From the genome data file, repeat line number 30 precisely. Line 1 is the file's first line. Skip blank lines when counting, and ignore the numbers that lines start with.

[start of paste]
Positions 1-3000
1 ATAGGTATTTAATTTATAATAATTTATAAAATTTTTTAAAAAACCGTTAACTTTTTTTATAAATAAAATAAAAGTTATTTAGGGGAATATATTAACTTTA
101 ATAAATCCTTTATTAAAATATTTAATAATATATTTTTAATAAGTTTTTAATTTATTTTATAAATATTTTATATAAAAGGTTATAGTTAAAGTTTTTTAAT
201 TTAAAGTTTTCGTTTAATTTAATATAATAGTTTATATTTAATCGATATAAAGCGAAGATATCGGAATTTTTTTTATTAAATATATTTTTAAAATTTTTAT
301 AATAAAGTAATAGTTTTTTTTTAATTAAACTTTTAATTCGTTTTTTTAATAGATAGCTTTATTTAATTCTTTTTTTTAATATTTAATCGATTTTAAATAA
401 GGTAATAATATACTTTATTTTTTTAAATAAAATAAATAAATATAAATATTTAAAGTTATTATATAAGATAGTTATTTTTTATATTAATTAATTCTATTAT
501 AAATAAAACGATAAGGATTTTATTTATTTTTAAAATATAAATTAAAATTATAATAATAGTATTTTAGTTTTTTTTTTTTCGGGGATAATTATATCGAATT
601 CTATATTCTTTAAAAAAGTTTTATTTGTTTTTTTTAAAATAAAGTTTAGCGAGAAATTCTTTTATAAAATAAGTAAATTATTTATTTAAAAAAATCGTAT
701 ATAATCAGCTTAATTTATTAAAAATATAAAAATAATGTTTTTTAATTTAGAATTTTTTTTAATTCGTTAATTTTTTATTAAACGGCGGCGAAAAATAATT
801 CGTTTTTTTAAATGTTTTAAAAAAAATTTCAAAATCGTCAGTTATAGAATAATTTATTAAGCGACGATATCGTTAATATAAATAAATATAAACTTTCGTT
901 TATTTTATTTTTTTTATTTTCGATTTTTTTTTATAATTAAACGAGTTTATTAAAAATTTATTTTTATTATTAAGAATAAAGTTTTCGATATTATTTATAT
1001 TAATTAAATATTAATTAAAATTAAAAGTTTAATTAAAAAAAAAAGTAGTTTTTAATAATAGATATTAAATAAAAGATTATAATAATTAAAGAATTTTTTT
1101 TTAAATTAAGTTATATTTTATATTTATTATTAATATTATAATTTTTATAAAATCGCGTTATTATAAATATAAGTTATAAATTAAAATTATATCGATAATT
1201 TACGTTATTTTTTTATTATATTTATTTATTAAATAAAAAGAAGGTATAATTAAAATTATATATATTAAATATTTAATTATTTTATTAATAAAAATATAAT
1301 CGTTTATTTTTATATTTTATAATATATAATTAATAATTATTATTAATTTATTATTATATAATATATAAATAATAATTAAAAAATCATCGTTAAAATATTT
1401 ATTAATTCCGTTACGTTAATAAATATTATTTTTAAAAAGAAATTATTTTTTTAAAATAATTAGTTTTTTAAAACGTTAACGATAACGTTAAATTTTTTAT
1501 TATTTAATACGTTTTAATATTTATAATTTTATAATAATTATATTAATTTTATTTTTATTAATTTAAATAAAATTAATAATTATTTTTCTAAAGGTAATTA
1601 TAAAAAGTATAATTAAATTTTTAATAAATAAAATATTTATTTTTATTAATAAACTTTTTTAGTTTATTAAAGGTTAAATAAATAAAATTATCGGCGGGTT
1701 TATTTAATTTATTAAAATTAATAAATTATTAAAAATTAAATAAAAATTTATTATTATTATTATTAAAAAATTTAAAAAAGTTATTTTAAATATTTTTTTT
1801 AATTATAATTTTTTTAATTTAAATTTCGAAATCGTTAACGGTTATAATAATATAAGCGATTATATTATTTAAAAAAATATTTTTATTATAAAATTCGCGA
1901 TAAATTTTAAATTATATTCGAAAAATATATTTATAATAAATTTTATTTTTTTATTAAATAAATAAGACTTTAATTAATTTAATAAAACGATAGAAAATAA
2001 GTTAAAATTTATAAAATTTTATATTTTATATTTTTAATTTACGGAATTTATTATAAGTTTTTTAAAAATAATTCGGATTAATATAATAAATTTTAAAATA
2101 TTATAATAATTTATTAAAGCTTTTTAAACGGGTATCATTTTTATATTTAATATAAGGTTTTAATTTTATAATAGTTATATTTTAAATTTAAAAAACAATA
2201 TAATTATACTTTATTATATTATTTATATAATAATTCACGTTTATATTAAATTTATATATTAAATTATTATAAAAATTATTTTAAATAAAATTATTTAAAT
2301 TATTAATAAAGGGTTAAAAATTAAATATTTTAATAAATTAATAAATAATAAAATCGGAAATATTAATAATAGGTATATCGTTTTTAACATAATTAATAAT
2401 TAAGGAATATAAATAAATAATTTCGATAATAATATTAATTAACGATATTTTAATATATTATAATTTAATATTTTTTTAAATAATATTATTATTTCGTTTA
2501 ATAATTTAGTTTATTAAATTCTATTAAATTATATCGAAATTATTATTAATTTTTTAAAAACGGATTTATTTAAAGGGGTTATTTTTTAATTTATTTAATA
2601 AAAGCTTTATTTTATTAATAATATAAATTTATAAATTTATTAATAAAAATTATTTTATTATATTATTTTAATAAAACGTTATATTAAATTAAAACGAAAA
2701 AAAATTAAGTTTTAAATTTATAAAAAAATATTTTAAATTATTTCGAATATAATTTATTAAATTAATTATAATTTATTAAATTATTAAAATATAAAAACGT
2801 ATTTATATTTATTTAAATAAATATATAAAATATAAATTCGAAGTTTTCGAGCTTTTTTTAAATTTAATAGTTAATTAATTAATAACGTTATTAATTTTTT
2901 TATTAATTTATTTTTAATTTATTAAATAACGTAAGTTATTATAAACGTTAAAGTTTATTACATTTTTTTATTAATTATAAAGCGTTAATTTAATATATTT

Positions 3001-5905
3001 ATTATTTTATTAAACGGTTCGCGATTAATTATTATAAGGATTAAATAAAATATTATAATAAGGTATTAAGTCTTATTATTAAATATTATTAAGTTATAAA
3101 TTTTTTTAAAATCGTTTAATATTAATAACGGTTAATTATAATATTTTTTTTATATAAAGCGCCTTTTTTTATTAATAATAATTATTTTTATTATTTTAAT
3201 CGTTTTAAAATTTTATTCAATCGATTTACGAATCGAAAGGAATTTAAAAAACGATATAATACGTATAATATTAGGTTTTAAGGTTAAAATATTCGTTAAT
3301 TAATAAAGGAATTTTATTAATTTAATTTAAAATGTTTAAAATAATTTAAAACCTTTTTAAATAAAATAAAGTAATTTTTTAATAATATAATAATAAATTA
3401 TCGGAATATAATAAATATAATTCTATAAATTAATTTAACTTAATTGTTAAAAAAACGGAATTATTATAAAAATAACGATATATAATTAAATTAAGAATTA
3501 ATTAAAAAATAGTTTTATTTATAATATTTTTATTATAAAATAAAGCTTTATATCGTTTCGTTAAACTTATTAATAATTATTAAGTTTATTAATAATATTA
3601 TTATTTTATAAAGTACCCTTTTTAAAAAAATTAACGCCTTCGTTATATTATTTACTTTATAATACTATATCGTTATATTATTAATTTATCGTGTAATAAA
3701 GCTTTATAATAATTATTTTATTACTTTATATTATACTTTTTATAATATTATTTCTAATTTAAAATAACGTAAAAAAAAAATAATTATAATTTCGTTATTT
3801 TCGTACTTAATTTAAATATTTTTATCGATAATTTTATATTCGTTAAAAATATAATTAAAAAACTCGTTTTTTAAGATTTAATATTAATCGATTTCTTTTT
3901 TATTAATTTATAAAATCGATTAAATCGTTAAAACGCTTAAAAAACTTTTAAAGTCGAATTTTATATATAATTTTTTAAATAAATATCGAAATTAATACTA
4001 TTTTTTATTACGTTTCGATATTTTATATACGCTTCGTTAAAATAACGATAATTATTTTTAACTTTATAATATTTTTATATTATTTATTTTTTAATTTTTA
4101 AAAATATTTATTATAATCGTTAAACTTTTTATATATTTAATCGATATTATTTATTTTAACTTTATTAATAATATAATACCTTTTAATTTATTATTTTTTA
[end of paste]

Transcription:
2801 ATTTATATTTATTTAAATAAATATATAAAATATAAATTCGAAGTTTTCGAGCTTTTTTTAAATTTAATAGTTAATTAATTAATAACGTTATTAATTTTTT